The 2023 report from UCS (Union of Concerned Scientists) sheds light on the concerning proximity of ethylene oxide (EtO) emitting facilities to residential areas and schools, highlighting the potential health risks associated with long-term exposure to this toxic gas. The delayed action from regulatory agencies like the EPA (US Environmental Protection Agency) and FDA raises significant concerns about public health.

EPA's overdue regulations for commercial sterilizers are a critical step in addressing the health risks posed by EtO emissions. However, the efforts of the medical device and sterilization industries to weaken these standards undermine public safety. It's crucial for regulatory agencies to prioritize public health over industry interests and ensure that emissions are effectively controlled without disrupting essential medical supply chains.

Additionally, the FDA's role in identifying and promoting safer sterilization alternatives is pivotal in reducing EtO use and mitigating associated health risks. Collaborative efforts between EPA and FDA are essential to protect not only patients but also workers and communities affected by sterilization facilities.

Overall, urgent and comprehensive action from regulatory agencies is needed to address the risks posed by EtO emissions and protect public health1

The FDA's designation of vaporized hydrogen peroxide (VHP) as an Established Category A sterilization method for medical devices is a significant development in the field of medical device sterilization. This move reflects the FDA's commitment to diversifying sterilization practices and reducing reliance on ethylene oxide (EtO), a traditional sterilization method. The FDA's decision is based on VHP's extensive history of safety and effectiveness2.


Key Points and Implications

1. Reducing Reliance on Ethylene Oxide (EtO):

Ethylene oxide has been a widely used sterilization method for medical devices in the United States. However, due to environmental and health concerns associated with EtO, the FDA has been actively encouraging the exploration of alternative methods since 2019. The inclusion of VHP as an Established Category A method aims to reduce dependence on EtO and promote safer sterilization practices.

2. Resilience in the Medical Device Supply Chain:

The FDA's recognition of VHP is part of a broader effort to enhance the resilience of the medical device supply chain. By diversifying sterilization methods, the industry becomes less vulnerable to potential shortages and disruptions. This is particularly crucial for ensuring a stable supply of sterile medical devices, which are essential for patient care.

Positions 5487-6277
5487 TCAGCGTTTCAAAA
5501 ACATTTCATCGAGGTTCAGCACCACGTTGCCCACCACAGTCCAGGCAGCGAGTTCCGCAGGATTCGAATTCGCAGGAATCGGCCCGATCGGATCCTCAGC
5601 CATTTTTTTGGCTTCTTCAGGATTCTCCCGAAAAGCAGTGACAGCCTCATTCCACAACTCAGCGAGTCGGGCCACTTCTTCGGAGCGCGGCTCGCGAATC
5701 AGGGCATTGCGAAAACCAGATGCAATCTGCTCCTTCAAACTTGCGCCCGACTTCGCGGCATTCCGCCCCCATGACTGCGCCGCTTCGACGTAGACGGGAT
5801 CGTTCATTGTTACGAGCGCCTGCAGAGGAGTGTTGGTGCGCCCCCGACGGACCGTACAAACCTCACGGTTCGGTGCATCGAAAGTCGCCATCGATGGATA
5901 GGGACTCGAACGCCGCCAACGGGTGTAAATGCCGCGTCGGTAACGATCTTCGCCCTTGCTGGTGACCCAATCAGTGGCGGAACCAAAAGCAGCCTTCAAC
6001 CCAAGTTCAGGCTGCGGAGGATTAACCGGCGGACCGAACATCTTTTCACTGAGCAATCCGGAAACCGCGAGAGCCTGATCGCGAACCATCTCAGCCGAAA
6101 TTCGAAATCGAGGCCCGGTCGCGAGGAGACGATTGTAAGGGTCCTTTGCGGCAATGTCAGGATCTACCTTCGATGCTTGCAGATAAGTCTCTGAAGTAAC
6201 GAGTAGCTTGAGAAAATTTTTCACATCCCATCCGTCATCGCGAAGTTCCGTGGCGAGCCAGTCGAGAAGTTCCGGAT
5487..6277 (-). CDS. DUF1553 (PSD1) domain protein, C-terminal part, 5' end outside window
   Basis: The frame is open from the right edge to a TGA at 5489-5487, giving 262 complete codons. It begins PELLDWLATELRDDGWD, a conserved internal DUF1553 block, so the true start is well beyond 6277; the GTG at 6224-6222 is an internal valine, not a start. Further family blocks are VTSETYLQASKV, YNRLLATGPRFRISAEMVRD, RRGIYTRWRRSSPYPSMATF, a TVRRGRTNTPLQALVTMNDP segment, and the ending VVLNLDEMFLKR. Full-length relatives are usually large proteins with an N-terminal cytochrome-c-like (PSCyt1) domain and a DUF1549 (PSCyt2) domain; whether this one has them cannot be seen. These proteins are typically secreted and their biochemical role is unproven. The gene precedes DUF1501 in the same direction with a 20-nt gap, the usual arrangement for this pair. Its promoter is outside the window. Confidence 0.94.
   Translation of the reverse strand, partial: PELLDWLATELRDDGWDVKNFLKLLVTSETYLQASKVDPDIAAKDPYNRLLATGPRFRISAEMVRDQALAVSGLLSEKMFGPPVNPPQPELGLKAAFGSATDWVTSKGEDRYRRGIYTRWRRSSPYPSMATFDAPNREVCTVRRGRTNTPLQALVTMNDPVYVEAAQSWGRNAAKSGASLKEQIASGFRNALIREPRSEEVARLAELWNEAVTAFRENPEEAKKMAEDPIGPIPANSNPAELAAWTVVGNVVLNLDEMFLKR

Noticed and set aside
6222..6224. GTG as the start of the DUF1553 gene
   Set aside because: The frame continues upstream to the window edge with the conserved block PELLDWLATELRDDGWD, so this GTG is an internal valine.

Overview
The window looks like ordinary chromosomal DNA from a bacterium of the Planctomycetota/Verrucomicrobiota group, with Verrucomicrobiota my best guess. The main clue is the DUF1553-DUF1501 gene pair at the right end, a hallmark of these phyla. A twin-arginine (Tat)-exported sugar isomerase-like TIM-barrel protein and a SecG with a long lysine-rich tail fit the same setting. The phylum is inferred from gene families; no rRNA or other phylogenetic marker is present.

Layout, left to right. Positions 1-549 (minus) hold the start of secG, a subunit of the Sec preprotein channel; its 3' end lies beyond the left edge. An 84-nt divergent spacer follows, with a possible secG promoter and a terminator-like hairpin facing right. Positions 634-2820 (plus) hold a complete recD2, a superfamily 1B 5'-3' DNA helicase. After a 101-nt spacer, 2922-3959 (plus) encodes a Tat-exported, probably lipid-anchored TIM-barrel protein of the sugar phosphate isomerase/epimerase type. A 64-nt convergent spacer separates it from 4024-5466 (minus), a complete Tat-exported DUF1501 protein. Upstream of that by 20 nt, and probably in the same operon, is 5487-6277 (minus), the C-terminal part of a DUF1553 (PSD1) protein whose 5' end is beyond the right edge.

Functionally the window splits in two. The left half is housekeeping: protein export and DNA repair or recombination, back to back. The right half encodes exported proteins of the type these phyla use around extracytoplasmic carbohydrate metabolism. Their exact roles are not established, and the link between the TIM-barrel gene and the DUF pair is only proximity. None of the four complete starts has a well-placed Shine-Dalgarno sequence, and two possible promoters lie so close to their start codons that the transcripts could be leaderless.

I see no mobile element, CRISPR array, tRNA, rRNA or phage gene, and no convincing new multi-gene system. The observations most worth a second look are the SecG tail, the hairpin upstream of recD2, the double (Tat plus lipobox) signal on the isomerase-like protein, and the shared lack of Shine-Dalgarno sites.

3. Promoting Innovation and Sustainability:

The FDA's decision is expected to encourage wider acceptance and implementation of VHP in the medical device manufacturing landscape. VHP's addition to the Established Category A methods aligns with the agency's goal of promoting innovation and sustainability in sterilization technologies. This move signals a commitment to advancing solutions that prioritize both public health and environmental considerations.


4. ISO Standard Recognition:

The inclusion of VHP in the Established Category A methods is further reinforced by the FDA's recognition of the ISO standard 22441:2022. This recognition provides a standardized framework for the use of VHP in medical device sterilization, contributing to the credibility and acceptance of this method in the industry.


5. Environmental and Public Health Considerations:

The FDA emphasizes its commitment to reducing adverse impacts on the environment and public health. VHP, as an alternative sterilization method, is recognized for posing fewer risks to the environment and local communities compared to traditional methods. This aligns with a broader trend in the healthcare industry towards more sustainable practices.


Overall, the FDA's decision regarding VHP represents a positive step towards safer, more sustainable, and innovative medical device sterilization methods. It reflects a broader commitment to addressing environmental concerns, ensuring public health, and building a resilient medical device supply chain2.

Recent evidences highlight that ethylene oxide (EtO), used for sterilizing medical devices, has been linked to cancer, even upon inhalation. 
This connection has led to stricter regulations on EtO emissions, increasing pressure on the industry to find safer alternatives. The toxicity and cancer risk associated with EtO are the main motivations behind the search for alternative sterilization methods3.


If you're thinking about moving away from EtO, contact us!




The content of this website is aimed exclusively at healthcare professionals (HCPs) and not at the general public. Please confirm by clicking below that you are a healthcare professional, duly authorized to practice in your field. ASP EMEA declines all responsibility in case of unauthorized consultation.